In 1417 Henry V began using English for official correspondence, which had no standardised spelling, instead of Latin or French which had standardised spelling. For example, for the word right, Latin had one spelling, rectus; Old French as used in English law had six spellings; Middle English had 77 spellings. English, now used as the official replacement language for Latin and French, motivated writers to standardise spellings, an effort which lasted about 500 years.
...
However, the arrival of the printing press froze the current system, rather than providing the impetus for a realignment of spelling with pronunciation. Furthermore, it introduced further inconsistencies, partly because of the use of typesetters trained abroad, particularly in the Low Countries. For example, the h in ghost was influenced by Dutch.[20] The addition and deletion of a silent e at the ends of words was also sometimes used to make the right-hand margin line up more neatly.[20]

By the time dictionaries were introduced in the mid 17th century, the spelling system of English had started to stabilise. By the 19th century, most words had set spellings, though it took some time before they diffused throughout the English-speaking world.

The whole section is worth reading. Most people don't understand how many French words were borrowed during the Norman period and are still with us today. I find it interesting that English uses so many French words for mountaineering (glacier, moraine, even mountain itself) which fokelore suggests was due to the fact that England was relatively flat so had no words for such things. As mentioned in the article the Norman legal system came in at the same time so a lot of legal terminology we still use dates from the time.

I do like the whole topic of the history of the English language so if you or anyone else has some good references, please feel free to post them. I have watched the BBC series "The Adventure of English" ( https://www.youtube.com/watch?v=K1XQx9p ... 27mZUQfKnj ) a few times. It's pretty good, but IMO I wish it spent more time giving examples of borrow words that we still use. It does provide some, but IMO not enough and it goes through them pretty quickly. I have found a few other "history of language" series on u2b but they seem to be targeted toward language scholars or at least those who have a much deeper understanding of the topic than I do.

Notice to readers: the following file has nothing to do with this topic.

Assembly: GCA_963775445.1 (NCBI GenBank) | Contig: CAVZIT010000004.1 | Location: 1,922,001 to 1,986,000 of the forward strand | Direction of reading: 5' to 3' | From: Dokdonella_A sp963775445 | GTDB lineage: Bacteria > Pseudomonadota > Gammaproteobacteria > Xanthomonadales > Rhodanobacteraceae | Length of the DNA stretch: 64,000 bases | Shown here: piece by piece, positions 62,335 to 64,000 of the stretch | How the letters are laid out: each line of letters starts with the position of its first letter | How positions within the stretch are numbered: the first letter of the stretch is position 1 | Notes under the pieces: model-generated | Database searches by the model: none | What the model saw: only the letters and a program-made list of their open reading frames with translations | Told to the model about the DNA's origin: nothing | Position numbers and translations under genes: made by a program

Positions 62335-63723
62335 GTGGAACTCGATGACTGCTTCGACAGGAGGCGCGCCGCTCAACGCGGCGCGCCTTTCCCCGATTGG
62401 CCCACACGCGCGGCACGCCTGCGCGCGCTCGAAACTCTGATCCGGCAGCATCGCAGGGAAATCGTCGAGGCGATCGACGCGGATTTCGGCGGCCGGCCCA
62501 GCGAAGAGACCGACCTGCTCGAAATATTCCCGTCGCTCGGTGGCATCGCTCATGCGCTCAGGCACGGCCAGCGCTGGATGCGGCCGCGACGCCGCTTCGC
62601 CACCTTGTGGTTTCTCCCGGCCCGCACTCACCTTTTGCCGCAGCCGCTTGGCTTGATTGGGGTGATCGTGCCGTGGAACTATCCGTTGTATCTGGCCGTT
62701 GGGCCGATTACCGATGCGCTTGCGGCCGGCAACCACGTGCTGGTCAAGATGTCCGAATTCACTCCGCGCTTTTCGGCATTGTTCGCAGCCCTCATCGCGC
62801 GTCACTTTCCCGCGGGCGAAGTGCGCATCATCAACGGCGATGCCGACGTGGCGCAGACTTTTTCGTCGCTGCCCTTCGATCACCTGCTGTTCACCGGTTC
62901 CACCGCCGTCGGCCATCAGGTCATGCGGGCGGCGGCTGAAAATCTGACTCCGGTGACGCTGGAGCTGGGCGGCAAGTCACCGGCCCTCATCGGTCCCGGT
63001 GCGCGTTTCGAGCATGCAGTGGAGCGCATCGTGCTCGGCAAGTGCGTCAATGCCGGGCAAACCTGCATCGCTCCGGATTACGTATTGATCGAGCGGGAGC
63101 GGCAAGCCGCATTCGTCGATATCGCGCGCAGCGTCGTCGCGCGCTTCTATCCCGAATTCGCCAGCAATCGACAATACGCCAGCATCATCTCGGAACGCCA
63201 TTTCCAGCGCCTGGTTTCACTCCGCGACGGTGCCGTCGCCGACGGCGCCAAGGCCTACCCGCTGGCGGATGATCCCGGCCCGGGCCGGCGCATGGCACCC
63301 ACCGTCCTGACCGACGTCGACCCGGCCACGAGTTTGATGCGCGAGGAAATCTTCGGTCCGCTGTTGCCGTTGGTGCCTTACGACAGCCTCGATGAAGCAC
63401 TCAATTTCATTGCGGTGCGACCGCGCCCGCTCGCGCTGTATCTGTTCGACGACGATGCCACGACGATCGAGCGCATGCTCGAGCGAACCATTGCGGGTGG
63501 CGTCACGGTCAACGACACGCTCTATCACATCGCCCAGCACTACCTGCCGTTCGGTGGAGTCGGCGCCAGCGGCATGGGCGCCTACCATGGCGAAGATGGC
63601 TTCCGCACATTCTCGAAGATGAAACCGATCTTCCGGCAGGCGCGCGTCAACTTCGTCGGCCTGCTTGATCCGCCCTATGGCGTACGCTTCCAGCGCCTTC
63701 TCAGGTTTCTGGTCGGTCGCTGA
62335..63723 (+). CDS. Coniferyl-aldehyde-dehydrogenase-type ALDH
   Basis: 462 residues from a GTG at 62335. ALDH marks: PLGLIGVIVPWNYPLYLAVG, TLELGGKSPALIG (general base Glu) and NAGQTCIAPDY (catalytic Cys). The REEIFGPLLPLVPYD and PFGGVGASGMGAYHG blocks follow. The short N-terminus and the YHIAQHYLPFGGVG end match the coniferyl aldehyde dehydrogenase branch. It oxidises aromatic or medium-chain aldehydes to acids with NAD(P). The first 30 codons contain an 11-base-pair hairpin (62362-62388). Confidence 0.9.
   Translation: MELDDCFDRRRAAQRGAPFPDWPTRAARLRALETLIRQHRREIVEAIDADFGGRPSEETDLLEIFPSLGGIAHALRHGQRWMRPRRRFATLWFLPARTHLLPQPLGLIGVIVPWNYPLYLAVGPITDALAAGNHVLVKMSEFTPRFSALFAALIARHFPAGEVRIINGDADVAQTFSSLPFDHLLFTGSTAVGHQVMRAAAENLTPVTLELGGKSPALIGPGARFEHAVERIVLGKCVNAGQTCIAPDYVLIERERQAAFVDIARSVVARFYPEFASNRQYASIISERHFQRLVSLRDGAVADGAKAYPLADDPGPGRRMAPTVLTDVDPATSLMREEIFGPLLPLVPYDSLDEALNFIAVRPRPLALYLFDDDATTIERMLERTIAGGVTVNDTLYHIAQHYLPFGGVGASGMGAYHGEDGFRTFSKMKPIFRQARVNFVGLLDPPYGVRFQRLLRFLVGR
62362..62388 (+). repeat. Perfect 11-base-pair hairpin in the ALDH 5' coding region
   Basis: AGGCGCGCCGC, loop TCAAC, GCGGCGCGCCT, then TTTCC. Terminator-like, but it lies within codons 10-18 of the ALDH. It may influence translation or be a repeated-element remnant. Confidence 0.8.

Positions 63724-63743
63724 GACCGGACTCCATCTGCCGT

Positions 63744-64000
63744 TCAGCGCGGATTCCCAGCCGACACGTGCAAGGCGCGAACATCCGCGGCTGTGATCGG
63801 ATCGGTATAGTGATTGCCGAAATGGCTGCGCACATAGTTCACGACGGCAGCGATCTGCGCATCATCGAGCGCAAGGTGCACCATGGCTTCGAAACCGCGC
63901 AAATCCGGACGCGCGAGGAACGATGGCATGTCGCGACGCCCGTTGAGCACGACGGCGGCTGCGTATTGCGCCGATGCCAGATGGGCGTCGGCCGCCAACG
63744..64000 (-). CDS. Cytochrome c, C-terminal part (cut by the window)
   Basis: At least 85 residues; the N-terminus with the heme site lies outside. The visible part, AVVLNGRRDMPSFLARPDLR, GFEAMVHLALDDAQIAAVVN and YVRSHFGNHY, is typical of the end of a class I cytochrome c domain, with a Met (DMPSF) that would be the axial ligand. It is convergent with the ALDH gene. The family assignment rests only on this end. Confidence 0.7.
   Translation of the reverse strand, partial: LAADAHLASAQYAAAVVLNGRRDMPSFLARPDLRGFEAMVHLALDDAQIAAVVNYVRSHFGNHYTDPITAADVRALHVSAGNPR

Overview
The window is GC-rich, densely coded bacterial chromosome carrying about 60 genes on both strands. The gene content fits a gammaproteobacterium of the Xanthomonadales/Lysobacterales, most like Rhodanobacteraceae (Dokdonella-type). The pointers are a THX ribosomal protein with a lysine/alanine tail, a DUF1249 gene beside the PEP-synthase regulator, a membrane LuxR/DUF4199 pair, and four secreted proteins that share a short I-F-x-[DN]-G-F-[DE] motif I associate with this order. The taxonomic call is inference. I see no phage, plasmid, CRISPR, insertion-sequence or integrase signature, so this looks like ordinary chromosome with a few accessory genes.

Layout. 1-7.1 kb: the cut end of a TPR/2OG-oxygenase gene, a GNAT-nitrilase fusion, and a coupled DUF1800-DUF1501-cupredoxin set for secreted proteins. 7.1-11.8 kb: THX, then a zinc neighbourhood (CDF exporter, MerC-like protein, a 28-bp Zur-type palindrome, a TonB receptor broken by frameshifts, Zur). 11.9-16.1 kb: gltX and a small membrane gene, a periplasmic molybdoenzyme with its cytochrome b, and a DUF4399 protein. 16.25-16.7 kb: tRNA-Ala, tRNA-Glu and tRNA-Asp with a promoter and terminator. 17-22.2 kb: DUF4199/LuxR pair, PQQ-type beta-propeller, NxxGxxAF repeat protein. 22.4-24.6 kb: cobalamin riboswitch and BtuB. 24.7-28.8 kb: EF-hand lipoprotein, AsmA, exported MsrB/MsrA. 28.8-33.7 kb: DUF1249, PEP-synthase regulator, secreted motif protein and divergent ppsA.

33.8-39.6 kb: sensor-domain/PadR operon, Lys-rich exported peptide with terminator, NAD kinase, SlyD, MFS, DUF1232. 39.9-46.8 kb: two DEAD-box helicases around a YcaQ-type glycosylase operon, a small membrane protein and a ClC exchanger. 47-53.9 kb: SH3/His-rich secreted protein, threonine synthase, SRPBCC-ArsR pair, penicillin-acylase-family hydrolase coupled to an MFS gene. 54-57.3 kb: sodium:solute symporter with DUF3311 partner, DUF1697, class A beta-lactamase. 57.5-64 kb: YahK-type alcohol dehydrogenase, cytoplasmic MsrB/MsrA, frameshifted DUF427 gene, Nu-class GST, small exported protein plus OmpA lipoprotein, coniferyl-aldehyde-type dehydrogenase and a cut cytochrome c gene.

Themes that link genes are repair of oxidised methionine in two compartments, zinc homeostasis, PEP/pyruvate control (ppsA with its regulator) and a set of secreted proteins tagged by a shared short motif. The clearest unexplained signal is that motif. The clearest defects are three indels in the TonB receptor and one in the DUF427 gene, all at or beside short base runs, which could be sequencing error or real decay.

The whole period of "romanticizing the language" kind of made it OK to have inconsistency in the English language, which is one reason why it still absorbs words from other languages pretty readily. For instance growing up in the New York sphere of influence I always laugh when I find yet another word being used that was borrowed from Yiddish -- https://www.merriam-webster.com/words-a ... h/chutzpah is a good list.
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Re: Turning off auto-correct?

Sun Jun 28, 2020 1:52 pm

Revelation wrote:
...And yes, I'm thinking more of Chaucer's time and the widespread use of the printing press (1400s) rather than US Colonial times.
..

I do like the whole topic of the history of the English language so if you or anyone else has some good references, please feel free to post them.

The whole period of "romanticizing the language" kind of made it OK to have inconsistency in the English language, which is one reason why it still absorbs words from other languages pretty readily. For instance growing up in the New York sphere of influence I always laugh when I find yet another word being used that was borrowed from Yiddish -- https://www.merriam-webster.com/words-a ... h/chutzpah is a good list.
Thx for all the above.

Whilst I'm delving into that, perhaps I can offer something in return - although it is a bit of a conundrum.
You mention "chutzpah", but have you ever made a connection to the well-known [sic] English football club, "Spurs", aka Tottenham Hotspur FC.? Hotspur....chutzpah...?

Strangely, there isn't a connection - although IMO it would be entirely appropriate.

Wikipedia makes no mention of any jewish connection, stating that the name originates from Sir Henry "Hotspur" Percy KG (20 May 1364 – 21 July 1403). Whilst that may be so, it is a plain fact that many of the leading names (Directors, high profile fans, etc) connected with Spurs just happen to be jewish.
Maybe they were attracted to the club because they felt there simply must be a connection?

Or maybe it is that I am inadvertently displaying racism / confirmation bias? I wish I knew the answer to that myself. :oops:
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Re: Turning off auto-correct?

Sun Jun 28, 2020 2:27 pm

SheikhDjibouti wrote:
Thx for all the above.

Whilst I'm delving into that, perhaps I can offer something in return - although it is a bit of a conundrum.
You mention "chutzpah", but have you ever made a connection to the well-known [sic] English football club, "Spurs", aka Tottenham Hotspur FC.? Hotspur....chutzpah...?

Strangely, there isn't a connection - although IMO it would be entirely appropriate.

Wikipedia makes no mention of any jewish connection, stating that the name originates from Sir Henry "Hotspur" Percy KG (20 May 1364 – 21 July 1403). Whilst that may be so, it is a plain fact that many of the leading names (Directors, high profile fans, etc) connected with Spurs just happen to be jewish.
Maybe they were attracted to the club because they felt there simply must be a connection?

Or maybe it is that I am inadvertently displaying racism / confirmation bias? I wish I knew the answer to that myself. :oops:

I have definitely heard of the club. I hadn't made the connection via language and ethnicity, but it sounds quite plausible.